By Amanda Morin
It’s important to talk to kids with learning and attention issues about their weaknesses. It’s equally vital to remind them of their strengths. Here are tips to help you strike a healthy balance and keep the lines of communication open.
Grade-schoolers may not be able to reflect on their strengths and weaknesses. But they do notice how they compare to other kids their age. Start a conversation with an observation: “Sometimes it seems like it’s hard for you to read aloud. I’m sure you see kids in school who can do it pretty easily, even if you don’t think they’re any smarter than you.” This opens the door for him to talk and perhaps confirm your observation. It also may encourage him to talk about what he is “smart” at.
Kids in middle and high school may be more able to consider their own strengths and weaknesses, but they’re often less willing to open up. It helps to be specific with them: “I know you struggled with organization on that project. The art looked great. Did the writing part end up being what you wanted?” Then let him take the conversation where he wants.
Having trouble with one activity might be deflating for your child. For example, he may have trouble reading aloud and decide he hates reading altogether. Remind him that reading aloud is only one part of enjoying the written word. If he loves to be read to and has great insights, tell him so. Ask questions that allow him to see that he has things to contribute even in situations that are hard for him.
Kids need to talk about what they’re good at, but they also need to talk about what they’re not so good at. Talk with your child about what he struggles with—not in a hurtful “you can’t do this” kind of way, but in an “I know this is hard for you” kind of way. Let him lead the conversation as much as possible. You may know what his issues are, but only he can tell you how they make him feel and their effect on his daily life.
Your child needs to know that his weaknesses aren’t going to hold him back in every aspect of his life. Case in point: If he has trouble with math, that’s not that big a deal at swim practice. At the same time, he needs to know that his strengths will help him move forward. For example, his ability to make friends wherever he goes may not help him in English class. But it may make it easier for him to get a job when the time comes.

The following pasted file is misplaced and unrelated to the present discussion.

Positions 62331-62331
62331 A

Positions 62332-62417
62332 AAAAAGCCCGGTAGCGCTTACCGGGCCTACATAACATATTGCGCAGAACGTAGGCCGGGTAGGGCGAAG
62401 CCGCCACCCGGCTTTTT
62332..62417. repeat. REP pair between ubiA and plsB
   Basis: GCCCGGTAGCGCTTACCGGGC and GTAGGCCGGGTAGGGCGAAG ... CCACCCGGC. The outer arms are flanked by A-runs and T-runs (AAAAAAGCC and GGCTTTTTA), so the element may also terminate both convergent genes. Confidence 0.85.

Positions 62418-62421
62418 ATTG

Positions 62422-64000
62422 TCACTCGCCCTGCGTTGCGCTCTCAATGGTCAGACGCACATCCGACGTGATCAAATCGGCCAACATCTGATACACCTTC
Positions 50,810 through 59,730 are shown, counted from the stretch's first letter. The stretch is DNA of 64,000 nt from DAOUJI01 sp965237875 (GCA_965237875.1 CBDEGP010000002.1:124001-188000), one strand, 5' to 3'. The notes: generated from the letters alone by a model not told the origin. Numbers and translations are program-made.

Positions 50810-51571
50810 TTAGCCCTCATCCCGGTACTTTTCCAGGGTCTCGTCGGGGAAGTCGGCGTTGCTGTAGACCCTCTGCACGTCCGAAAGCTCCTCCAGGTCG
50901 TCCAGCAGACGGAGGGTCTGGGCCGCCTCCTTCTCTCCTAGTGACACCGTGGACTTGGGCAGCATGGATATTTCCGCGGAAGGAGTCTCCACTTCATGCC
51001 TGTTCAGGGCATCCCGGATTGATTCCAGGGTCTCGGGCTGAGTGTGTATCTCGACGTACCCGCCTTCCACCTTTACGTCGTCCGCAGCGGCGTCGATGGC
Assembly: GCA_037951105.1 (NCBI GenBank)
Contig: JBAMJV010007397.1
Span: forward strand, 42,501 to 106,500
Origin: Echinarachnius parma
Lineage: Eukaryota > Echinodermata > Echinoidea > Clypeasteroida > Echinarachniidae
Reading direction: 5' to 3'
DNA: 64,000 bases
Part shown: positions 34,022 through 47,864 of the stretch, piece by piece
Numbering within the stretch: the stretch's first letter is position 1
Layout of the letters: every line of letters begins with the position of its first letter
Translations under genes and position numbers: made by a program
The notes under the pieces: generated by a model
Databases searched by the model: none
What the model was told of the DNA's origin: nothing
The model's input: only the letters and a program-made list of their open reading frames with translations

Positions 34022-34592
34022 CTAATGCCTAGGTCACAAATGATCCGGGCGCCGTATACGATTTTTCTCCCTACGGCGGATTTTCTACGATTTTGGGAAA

Most families have things that everybody knows and makes fun of in a good-natured way. Maybe Mom can never remember phone numbers. Or perhaps Grandpa’s clothes never match because he’s color-blind. Talking about those family traits is a great way to start conversations about strengths and weaknesses.
Listen as your child talks, then follow up when he says something that stands out. For example, if your child mentions that another kid got detention, ask why. It can open up a conversation about the types of things other kids find challenging. You can also ask your child questions that don’t put the spotlight on him. A general question like “How was school?” will usually score a dead-end response like “fine.” Instead, ask questions that are more specific: “Tell me how reading group was today. Who read? Are there some kids who don’t read?”
Learning and attention issues are lifelong. All that means is that you and your child will have to continually re-evaluate what’s working well and what’s not. It doesn’t mean your child isn’t going to make progress. In fact, the skills and strategies he’s learning now may make some of his current challenges less of an issue down the road. Remind him that there are people who can help him get better at the things that are difficult. This offers him hope and acknowledges the challenges he’s facing.
Just because your child has learning or attention issues doesn’t mean you need to expect less of him. Try to keep your expectations realistic but not too low. And be sure to adjust goals as time moves on. Caring for the dog, for example, might not be suitable for him now. But he may well be up for the job next year. Ongoing conversations give you a good chance to review and adjust those goals together.
Your child isn’t always going to want to talk about how things are going. That’s OK. But let him know that sometimes you need to say what’s worrying you or what’s making you proud—without it becoming a conversation. Make sure he knows that he can do the same if there are times when he just needs you to listen.
Your child may not know right away what he’s good at or what things he loves to do. It may take some exploration on everybody’s part to find that out. This means you may have to give up your own dream that he’ll love soccer or will become a great artist. But once he finds his own passion, you’re likely to have a happier and more confident child.
It’s important for middle-schoolers with dyscalculia to learn how to self-advocate and ask for help. But kids this age may be self-conscious about speaking up. They also may not know what to say. Practicing common situations like these with your child can help.
It’s important for grade-schoolers with dyscalculia to start learning self-advocacy skills. But it can be hard for them to know what to say and when to say it. Here are some ideas you can use to help your child practice speaking up for what he needs.
Amanda Morin is a parent advocate, a former teacher and the author of The Everything Parent’s Guide to Special Education.
Mark Griffin, Ph.D., was the founding headmaster of Eagle Hill School, a school for children with specific learning disabilities.
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